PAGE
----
‘Immortal Jellyfish’ could boost discoveries about human aging | Smart News

Immortal Jellyfish (Turritopsis dohrnii) are smaller than your little fingernail.
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In oceans around the world, a tiny species of jellyfish – smaller than your little fingernail – is displaying remarkable abilities to defy death. After reaching sexual maturity, this jellyfish can return to its juvenile stage and mature again – a feat akin to a butterfly turning back into a caterpillar, then metamorphosing back into a butterfly.

The life cycle of the deep-sea creature could theoretically repeat itself indefinitely, gaining this species, called Turritopsis dohrnii, a nickname: the “immortal jellyfish”.

“We’ve known that this species has been able to do a little evolutionary trickery for maybe 15 to 20 years,” said Monty Graham, jellyfish expert and director of the Florida Institute of Oceanography. Reuters“Julie Steenhuysen. But in a new study, researchers looked at the animal’s genes to find out how it achieves this amazing feat.

In the article published in the Proceedings of the National Academy of Sciencesa team of researchers from the University of Oviedo in Spain have mapped the genetic sequence of the jellyfish, revealing “the key molecular mechanisms behind the rejuvenation of T. dohrniiwrite the scientists. The researchers say their work could help promote the health of aging humans.

Like a typical jellyfish, “immortelle” T. dohrnii begins life as a free-floating larva. It finds a hard surface to attach itself to, such as a rock or shell, and matures into a branching, plant-like polyp. From there, several young jellyfish bud from the polyp and grow into jellyfish or adults.

But here’s the difference: When an adult “immortal jellyfish” is damaged or stressed, instead of dying, it absorbs its own tentacles and becomes a blob that settles to the bottom of the sea, according to London. Natural History Museum. Over the next day and a half, this blob becomes a new polyp, which can then form more jellyfish. So, although T. dohrnii can succumb to a predator, it can thwart the death of old age.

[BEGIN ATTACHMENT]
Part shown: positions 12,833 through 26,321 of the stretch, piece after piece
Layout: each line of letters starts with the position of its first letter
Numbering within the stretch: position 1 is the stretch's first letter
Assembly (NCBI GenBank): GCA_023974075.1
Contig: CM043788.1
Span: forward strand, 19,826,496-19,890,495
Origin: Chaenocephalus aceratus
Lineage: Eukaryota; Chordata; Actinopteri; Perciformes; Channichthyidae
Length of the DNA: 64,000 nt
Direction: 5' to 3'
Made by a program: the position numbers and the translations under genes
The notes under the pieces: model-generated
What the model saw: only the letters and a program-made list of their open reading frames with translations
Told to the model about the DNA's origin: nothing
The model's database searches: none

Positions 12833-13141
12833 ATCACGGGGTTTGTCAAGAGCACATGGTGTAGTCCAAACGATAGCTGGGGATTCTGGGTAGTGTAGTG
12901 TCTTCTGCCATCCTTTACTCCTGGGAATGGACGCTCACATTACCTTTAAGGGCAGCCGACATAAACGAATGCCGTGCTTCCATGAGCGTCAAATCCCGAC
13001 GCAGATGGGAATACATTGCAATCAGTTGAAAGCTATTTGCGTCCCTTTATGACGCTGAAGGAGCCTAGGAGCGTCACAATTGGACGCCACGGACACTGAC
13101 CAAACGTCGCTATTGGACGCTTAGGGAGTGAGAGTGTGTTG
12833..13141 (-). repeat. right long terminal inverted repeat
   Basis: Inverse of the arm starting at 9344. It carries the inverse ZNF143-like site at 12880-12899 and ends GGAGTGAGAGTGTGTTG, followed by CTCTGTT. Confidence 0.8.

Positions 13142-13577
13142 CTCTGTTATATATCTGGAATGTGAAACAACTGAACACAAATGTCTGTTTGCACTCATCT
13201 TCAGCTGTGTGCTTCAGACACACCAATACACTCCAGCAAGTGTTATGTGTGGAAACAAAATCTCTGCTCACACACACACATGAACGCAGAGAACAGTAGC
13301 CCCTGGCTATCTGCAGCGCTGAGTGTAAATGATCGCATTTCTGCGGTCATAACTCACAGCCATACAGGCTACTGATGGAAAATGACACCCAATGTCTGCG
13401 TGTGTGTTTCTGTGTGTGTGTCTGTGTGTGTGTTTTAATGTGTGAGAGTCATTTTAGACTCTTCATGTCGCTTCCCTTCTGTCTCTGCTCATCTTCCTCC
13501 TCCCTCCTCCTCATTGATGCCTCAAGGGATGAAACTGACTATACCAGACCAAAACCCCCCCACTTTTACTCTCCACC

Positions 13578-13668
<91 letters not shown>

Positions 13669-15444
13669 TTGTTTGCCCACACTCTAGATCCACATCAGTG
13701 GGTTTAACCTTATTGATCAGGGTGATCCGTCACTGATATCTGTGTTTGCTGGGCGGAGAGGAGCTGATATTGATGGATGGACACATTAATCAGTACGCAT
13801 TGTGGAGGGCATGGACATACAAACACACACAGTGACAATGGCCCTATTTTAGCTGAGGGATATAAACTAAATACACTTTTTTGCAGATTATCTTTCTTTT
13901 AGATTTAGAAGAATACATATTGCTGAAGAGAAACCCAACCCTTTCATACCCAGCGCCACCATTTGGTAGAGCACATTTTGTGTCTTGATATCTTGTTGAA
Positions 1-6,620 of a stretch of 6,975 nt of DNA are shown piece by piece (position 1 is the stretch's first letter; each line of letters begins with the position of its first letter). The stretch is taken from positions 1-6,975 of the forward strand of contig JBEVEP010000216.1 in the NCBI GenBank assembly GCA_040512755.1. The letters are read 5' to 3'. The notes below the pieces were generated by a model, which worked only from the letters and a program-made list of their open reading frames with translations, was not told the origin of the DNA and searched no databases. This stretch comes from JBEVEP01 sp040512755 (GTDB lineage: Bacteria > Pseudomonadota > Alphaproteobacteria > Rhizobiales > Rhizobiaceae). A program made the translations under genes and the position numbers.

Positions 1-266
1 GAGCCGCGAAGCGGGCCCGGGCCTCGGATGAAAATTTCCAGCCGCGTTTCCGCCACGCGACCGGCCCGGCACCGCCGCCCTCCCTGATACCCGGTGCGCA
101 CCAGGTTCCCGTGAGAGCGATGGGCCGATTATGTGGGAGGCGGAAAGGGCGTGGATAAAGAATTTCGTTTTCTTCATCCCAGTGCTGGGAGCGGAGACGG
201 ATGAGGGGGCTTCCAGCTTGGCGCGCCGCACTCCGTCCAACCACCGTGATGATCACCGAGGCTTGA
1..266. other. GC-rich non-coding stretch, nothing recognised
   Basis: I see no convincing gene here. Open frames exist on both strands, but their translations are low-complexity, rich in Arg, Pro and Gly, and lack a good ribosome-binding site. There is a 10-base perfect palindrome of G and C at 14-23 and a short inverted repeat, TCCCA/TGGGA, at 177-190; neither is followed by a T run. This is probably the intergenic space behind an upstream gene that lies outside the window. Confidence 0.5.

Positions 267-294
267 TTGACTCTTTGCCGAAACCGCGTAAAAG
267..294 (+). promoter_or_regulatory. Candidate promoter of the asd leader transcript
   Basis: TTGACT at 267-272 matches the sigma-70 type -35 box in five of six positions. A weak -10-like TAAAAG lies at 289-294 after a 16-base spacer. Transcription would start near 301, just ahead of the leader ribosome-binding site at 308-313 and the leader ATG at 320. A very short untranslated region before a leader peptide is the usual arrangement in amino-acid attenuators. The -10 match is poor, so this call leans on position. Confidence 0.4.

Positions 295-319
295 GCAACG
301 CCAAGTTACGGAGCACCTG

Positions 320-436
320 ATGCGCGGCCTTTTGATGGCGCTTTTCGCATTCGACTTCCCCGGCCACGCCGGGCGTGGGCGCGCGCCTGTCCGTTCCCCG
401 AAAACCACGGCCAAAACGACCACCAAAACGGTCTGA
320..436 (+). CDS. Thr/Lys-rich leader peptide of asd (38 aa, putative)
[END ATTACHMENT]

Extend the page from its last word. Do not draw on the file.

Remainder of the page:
The new study compared T. dohrnii at T.rubra, a related species of jellyfish that normally ages. Compared to its relative, the researchers found, the “immortal jellyfish” has double the amount of genes that repair and protect DNA, writes Jason P. Dinh for new scientist. this allows T. dohrnii to produce more repair proteins.

The authors also found differences in several other genes, including those associated with replication and the stem cell population. The “immortal jellyfish” had mutations that preserved telomeres, or DNA sequences that protect the end of a chromosome and typically shorten with age. new scientist writing. These differences may be the key to the jellyfish’s immortality.

“The most interesting thing is that it’s not a single molecular pathway…it’s a combination of several of them,” said Jan Karlseder, molecular biologist and director of the Glenn Center for Biology of Aging Research at the Salk Institute. the wall street journalit is Ginger Adams Otis and Alyssa Lukpat. “If we’re going to look for lifespan extension, we can’t just focus on one pathway. That’s not going to be enough. We need to look at many of them and how they synergize.

Researchers say the discovery could help humans, but not in exactly the same way. “It is a mistake to think that we will have immortality like this jellyfish, because we are not jellyfish,” said co-author and marine biologist Maria Pascual Torner. the wall street journal.

However, the authors hope their research could help “find better answers to the many diseases associated with aging that overwhelm us today,” says co-author Carlos López-Otín, a biochemist and molecular biologist at the University of Oviedo, in a statement. A better understanding of these jellyfish genes could inspire regenerative drugs for humans, for example. new scientist.

Further research is needed to better understand the aging process of this jellyfish. For example, it is still unclear if new adult jellyfish are the same individuals as before reverting to their polyp stage, writes Lonnie Lee Hood for Futurism.

“This is one of those papers that I think will open the door to a new avenue of study worth pursuing,” said Graham, who was not involved in the research. Reuters.

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